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How to Lose Weight on a Low-Carb or Glycemic-Index Diet

Enter the Zone Diet

©2006 Publications International, Ltd. At dinner, Enter the Zone dieters must eat the same number of each type of block from earlier meals.

Enter the Zone advocates eating more protein and large amounts of low-glycemic index vegetables to lose weight.

Enter the Zone: The Premise

The Zone is basically a high-protein diet plan for better health, with weight loss as an added bonus. Dr. Barry Sears (a Ph.D., not an M.D.), founder of the Zone, advocates eating more protein and large amounts of low glycemic-index vegetables (those that do not raise blood sugar levels too much) to lose weight and stay healthy. In that way, his diet is much like Dr. Atkins' plan. Sears believes that it's too many carbohydrates, especially high glycemic-index carbs, that cause you to put on pounds, not extra calories.


Still, his rendition of the high-protein diet allows for considerably more carbohydrate than the Atkins diet, and he has devised his own dietary proportions, which he refers to as the "golden ratio": 40 percent carbohydrate, 30 percent protein, and 30 percent fat (40/30/30). Sears insists that his diet is better at alleviating hunger and generating mental and physical energy. He claims that the diet not only burns fat, but it helps fight heart disease, diabetes, PMS, chronic fatigue, depression, and cancer, and that it helps alleviate the symptoms of multiple sclerosis and AIDS.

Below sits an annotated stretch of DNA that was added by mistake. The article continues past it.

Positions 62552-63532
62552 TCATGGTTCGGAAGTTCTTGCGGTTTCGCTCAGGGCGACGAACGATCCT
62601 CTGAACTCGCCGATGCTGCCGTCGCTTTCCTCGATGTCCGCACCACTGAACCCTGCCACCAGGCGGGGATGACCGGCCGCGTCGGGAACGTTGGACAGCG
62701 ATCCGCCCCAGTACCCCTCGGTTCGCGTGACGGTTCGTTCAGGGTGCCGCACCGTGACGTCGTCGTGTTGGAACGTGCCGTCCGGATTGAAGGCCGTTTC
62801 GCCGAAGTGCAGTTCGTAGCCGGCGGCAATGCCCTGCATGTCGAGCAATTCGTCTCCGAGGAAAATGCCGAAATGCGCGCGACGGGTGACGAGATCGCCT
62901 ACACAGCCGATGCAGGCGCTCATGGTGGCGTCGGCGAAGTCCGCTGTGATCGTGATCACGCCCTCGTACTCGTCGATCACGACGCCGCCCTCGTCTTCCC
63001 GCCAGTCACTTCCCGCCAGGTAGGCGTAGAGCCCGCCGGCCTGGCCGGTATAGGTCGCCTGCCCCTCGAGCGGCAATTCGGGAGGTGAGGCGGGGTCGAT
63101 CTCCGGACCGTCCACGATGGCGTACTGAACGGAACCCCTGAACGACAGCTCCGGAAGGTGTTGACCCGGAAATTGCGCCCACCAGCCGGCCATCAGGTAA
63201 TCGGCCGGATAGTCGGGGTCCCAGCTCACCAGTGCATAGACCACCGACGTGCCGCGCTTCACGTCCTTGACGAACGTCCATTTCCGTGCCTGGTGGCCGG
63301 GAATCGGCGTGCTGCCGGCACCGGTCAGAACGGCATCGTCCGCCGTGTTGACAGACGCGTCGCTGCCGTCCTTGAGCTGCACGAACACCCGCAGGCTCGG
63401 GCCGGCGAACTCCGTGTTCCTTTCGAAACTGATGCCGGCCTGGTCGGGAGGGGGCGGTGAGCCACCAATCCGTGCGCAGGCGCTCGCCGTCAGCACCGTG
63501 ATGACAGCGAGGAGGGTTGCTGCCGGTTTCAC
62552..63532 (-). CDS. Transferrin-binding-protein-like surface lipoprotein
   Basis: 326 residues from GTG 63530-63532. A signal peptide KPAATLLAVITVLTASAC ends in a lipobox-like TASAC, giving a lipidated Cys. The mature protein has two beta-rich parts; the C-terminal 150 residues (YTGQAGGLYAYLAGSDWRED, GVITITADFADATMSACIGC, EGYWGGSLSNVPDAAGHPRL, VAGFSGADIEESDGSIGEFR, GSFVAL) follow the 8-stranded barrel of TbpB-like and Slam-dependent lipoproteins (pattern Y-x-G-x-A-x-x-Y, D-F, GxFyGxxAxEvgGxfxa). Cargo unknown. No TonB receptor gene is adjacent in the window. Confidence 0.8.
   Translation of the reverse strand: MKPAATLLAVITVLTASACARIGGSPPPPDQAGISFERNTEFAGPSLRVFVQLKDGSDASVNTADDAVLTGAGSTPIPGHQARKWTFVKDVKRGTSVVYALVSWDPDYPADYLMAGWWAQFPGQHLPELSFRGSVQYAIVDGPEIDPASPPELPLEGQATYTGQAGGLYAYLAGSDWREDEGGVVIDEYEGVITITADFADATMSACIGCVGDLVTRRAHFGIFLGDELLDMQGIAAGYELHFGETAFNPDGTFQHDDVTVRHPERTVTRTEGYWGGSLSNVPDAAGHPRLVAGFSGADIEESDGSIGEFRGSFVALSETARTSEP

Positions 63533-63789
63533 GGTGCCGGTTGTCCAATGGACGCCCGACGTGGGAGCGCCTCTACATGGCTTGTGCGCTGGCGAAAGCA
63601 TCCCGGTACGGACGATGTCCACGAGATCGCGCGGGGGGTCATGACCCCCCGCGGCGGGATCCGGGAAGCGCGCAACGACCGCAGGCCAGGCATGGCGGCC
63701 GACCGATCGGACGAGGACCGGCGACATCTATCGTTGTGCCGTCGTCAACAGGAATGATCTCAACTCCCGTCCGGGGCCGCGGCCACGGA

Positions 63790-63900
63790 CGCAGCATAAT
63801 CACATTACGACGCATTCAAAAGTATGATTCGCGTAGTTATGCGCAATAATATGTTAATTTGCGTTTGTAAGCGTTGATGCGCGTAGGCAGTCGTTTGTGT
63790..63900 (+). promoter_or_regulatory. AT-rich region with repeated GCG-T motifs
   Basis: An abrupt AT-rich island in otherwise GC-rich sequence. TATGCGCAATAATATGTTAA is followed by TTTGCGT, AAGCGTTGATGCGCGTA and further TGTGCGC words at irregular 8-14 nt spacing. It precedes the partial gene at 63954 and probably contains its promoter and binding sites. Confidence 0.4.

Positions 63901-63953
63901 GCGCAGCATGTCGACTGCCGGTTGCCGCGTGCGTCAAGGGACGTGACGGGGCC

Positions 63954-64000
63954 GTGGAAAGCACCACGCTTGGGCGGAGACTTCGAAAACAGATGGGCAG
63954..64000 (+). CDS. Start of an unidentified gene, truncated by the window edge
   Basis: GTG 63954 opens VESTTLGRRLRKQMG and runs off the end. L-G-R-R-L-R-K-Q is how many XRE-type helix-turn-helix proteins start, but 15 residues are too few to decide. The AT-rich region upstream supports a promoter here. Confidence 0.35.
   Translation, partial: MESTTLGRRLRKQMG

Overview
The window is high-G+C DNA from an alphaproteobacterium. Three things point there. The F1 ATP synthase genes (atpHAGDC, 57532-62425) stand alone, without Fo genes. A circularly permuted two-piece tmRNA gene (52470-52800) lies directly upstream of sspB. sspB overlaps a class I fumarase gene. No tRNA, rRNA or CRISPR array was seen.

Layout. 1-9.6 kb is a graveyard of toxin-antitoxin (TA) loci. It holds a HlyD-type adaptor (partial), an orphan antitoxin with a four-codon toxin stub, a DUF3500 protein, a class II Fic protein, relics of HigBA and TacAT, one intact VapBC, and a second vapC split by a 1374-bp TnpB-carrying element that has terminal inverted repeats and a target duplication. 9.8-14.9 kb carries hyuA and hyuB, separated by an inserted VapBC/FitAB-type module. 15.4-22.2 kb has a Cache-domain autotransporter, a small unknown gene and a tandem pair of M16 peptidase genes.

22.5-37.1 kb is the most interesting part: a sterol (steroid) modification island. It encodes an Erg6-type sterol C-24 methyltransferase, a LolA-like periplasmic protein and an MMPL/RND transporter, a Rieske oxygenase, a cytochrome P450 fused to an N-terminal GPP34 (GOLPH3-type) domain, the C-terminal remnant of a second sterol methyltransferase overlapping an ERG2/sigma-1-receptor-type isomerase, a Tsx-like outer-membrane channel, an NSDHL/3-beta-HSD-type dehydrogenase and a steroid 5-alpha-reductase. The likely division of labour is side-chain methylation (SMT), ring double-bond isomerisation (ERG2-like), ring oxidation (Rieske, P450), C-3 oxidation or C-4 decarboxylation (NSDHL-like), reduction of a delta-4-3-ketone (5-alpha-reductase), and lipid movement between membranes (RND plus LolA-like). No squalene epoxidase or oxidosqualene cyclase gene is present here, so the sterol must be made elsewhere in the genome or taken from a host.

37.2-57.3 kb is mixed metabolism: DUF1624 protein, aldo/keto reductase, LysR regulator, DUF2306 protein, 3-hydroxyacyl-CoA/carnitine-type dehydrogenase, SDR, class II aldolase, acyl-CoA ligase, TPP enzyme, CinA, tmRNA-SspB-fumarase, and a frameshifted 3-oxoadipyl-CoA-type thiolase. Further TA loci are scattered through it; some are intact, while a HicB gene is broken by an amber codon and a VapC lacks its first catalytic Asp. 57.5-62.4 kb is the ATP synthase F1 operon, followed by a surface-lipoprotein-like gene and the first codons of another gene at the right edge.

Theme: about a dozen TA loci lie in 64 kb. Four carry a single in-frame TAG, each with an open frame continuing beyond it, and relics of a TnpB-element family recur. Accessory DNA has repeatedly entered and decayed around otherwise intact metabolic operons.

The Rationale

By adhering to his dietary formula -- what he calls "entering the Zone" -- Sears promises dieters a reduced risk of several diseases as well as easy weight loss. Like some other weight-loss diets, which have very little in common with the Zone, Sears' plan is supposed to do this by controlling and bringing into balance the body's hormones, particularly insulin. Sears goes so far as to say, "Food is the most powerful drug you will ever encounter. Learning how to control hormonal responses to food is your passport to entering and staying in the Zone." Though Sears has little good to say about most carbohydrates (they take you out of the Zone and are stored as excess fat), the diet allows for 40 percent of calories from high-fiber, carbohydrate-rich foods such as broccoli, cauliflower, kiwi, cherries, chickpeas, and black beans.